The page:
Thursday, November 17, 2011

Bobby Fischer Against the World

BOBBY FISCHER AGAINST THE WORLD                  B-                   
USA  Great Britain  Iceland  (93 mi)  2010  d:  Liz Garbus             Official site
Coming up, the latest news on the Watergate investigation. But first, Bobby Fischer.
 —CBS TV News intro, 1972

The director appears to have been inspired in making the film with the death of Bobby Fischer in 2008, who re-appeared tragically after the events of  9/11 spewing venom against the United States, still smarting from the bitterness against the nation that exiled him only a decade earlier for playing an international chess match in a nation (Yugoslavia) that in 1992 was undergoing a Civil War, violating a United Nations embargo at the time, where the United States Treasury Department under the elder President Bush announced it would arrest him if he returned to America, subject to ten years in prison and a $200,000 fine, making him a fugitive from justice for playing chess.  What’s agonizingly clear is that Bobby Fischer was not a well man near the end of his life, where the obsessive drive that compelled him to become to world’s greatest chess player also caused him to behave erratically afterwards, developing paranoid symptoms about various world conspiracies, including a rabid anti-Semitic steak that was troubling, basically driving away anyone who came near, perceiving himself as a castaway adrift in the universe with no place to call home.  Without chess as the driving force in his life, he became less focused on the real world, allowing himself to become a strict loner and an outcast fading into obscurity.  The film never delves into the acute cause of Fischer’s affliction, with an IQ of 180, most likely symptoms of Asperger’s syndrome, not at all uncommon for mathematically minded people and particularly evident with those that suffer from severe emotional neglect early in their lives, where autism, for instance, is six times more likely in children from orphanages.  Many of the earlier segments of his life appear hastily filled in afterwards and left incomplete, but Fischer was left alone a great deal in his youth as his mother was working several jobs. 

Perhaps one stroke of genius in this film is an opening segment that shows Fischer’s rapid rise to prominence in the chess world becoming the youngest American chess champion at the age of 15, scored to the funky electric guitar swagger from SHAFT (1971) that gives this a feeling of a triumphant victory march as Fischer knocks off all the Russian contenders on his way to qualifying for the finals of the World Chess Championship in 1972, a sport dominated by Russians since the end of World War II, who consider this their national sport subsidized by the State, receiving plenty of money and support along the way where the leading chess players are treated to the comforts of the highest standard of living available in the nation, where players have staffs of coaches to assist them in their preparations.  In America, especially for a young Jewish kid raised by a single mom in Brooklyn, he was basically all on his own, largely self-taught, but the picture of cool as he steamrolls his way through all the American competition as well as the best the Russians could throw at him until he reaches the finals with the Russian Champion, Boris Spassky, who he had never played before.  The two nations treated this like an Olympic event, as if it reflects upon their national pride, where the interest raised by the stunning, heretofore unheard of brilliance of the young contender Bobby Fischer was unheard of, as he awakened the world’s interest to a game few actually understood, where the use of military tactics in a board game during the height of the Cold War sparked an immediate nationalistic identification with the outcome, especially where the use of mental alertness to stave off any and all possible strategies is the key to success.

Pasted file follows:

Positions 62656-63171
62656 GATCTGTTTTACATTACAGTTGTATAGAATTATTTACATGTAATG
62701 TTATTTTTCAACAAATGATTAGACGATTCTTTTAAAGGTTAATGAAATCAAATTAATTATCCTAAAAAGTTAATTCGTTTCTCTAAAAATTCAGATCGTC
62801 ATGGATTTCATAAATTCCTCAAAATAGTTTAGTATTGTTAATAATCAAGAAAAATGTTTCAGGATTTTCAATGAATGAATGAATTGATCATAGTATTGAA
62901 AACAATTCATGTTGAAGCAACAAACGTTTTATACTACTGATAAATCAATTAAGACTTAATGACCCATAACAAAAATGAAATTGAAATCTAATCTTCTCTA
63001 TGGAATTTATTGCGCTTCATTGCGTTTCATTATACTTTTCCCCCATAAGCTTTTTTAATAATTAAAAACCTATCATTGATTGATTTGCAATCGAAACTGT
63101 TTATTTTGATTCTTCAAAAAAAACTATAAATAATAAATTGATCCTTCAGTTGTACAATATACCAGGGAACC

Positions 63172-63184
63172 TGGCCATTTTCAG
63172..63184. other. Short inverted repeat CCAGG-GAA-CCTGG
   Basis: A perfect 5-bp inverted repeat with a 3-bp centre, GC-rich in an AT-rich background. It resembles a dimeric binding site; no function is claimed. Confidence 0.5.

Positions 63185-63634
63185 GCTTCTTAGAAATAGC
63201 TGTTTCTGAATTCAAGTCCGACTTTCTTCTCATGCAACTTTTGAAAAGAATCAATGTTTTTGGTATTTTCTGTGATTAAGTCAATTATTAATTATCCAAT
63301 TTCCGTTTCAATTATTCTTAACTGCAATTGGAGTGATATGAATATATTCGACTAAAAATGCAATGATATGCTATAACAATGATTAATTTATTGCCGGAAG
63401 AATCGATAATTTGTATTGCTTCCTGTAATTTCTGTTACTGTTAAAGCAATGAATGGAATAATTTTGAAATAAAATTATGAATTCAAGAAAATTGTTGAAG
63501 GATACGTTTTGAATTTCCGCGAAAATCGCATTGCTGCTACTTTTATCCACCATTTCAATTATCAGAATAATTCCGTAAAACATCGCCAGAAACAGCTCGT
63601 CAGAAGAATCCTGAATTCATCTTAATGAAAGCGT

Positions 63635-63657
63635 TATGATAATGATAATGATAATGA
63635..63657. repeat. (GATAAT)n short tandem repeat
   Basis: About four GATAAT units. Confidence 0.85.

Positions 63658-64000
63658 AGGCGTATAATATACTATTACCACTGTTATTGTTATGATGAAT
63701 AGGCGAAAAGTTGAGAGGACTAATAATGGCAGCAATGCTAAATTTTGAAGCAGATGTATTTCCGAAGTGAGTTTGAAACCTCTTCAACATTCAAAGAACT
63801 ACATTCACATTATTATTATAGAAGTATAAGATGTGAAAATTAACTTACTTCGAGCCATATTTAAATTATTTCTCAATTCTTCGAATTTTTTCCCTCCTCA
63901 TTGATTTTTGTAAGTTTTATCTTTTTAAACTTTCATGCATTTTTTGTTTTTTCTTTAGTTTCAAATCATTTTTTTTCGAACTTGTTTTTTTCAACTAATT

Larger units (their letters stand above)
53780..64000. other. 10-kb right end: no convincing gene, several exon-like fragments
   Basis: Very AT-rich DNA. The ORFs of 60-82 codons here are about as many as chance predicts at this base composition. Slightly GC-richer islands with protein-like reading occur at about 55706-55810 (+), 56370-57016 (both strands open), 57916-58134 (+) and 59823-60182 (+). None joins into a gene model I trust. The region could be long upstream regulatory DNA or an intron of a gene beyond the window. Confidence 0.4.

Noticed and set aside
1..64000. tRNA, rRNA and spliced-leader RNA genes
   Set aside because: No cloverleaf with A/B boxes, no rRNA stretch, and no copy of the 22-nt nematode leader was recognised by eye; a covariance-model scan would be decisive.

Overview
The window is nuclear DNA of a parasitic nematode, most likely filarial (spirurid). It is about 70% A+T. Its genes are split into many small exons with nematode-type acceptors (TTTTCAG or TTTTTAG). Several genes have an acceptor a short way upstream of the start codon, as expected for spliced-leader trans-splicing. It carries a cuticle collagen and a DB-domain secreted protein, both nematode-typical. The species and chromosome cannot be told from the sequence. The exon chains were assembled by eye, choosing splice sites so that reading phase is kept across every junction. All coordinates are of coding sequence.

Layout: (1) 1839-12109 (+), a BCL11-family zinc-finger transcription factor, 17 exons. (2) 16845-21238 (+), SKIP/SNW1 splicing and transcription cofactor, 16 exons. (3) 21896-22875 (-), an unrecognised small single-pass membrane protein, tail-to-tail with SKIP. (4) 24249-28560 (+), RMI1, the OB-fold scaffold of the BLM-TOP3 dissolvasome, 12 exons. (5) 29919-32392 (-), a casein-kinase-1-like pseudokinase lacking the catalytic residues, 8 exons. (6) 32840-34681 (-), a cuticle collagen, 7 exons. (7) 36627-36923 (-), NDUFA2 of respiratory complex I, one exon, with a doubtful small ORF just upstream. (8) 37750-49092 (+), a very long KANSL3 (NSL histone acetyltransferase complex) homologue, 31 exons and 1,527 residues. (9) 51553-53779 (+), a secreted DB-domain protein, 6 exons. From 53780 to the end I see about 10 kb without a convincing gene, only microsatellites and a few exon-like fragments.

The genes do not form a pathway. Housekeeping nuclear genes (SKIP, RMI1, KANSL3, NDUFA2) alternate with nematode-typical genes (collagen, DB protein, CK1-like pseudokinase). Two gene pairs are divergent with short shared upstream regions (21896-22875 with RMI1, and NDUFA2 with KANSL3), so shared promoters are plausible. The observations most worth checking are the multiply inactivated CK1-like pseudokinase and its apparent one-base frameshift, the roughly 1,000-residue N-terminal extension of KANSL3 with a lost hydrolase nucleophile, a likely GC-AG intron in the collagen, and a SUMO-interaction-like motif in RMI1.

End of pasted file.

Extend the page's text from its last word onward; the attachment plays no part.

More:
To this day, Fischer is a legendary figure whose reputation has attained mythical status around the world, much like a living super hero, as he single handedly defied all odds to accomplish what no one else in the world had ever achieved all on their own.  According to Russian champion Garry Kasparov in The Bobby Fischer Defense, "Fischer played every game to the death, as if it were his last.  It was this fighting spirit that his contemporaries recall most about him as a chess player."  Even when rising to the occasion, Fischer was continually fighting his own personal demons as well, where he’d always find little distractions that might cause him to overreact to such an extent that he’d simply leave the match altogether, something he had done plenty of times before, but never at this level.  Yet it was nearly impossible to get these two chess combatants to actually sit down and play, where Fischer actually forfeited the second game by not showing up at all.  This kind of hyper-sensitivity to the smallest distractions of any kind is the sort of thing that kept escalating in his life long after the important matches were over.  This film is reminiscent of the Bobby Fischer of the classical piano, seen in Peter Raymont and Michèle Hozer’s GENIUS WITHIN: THE INNER LIFE OF GLENN GOULD (2010), where pianist Gould suffered from many of the same paranoid maladies, becoming overly controlling, retreating from the world and practicing his artistry in complete isolation, but where he similarly took the world by storm in a two week concert tour of Russia in the mid 50’s which was still recovering from the repressive effects of Stalin.  In each instance, they both became beloved figures instantly, largely because they expressed so much passion in the way they played, where their brash individuality and brilliant technique were unparalleled, exactly what led the world to Fischer’s own uncompromising genius in the 1970’s.  The Gould film was actually a more lovingly crafted portrait, as he was a man who found love and joy in his life alongside his art, leading a more balanced life, while Fischer was plagued by inner demons his entire life, who through sheer will power during his twenties overcame their effects with simply astonishing results, but without the game to take his mind off his eccentricities, where paranoia about potential moves on the board is actually an acquired chess skill, the illness simply devoured his rational thought, leaving him beleaguered, continually annoyed with others, unhappy and alone.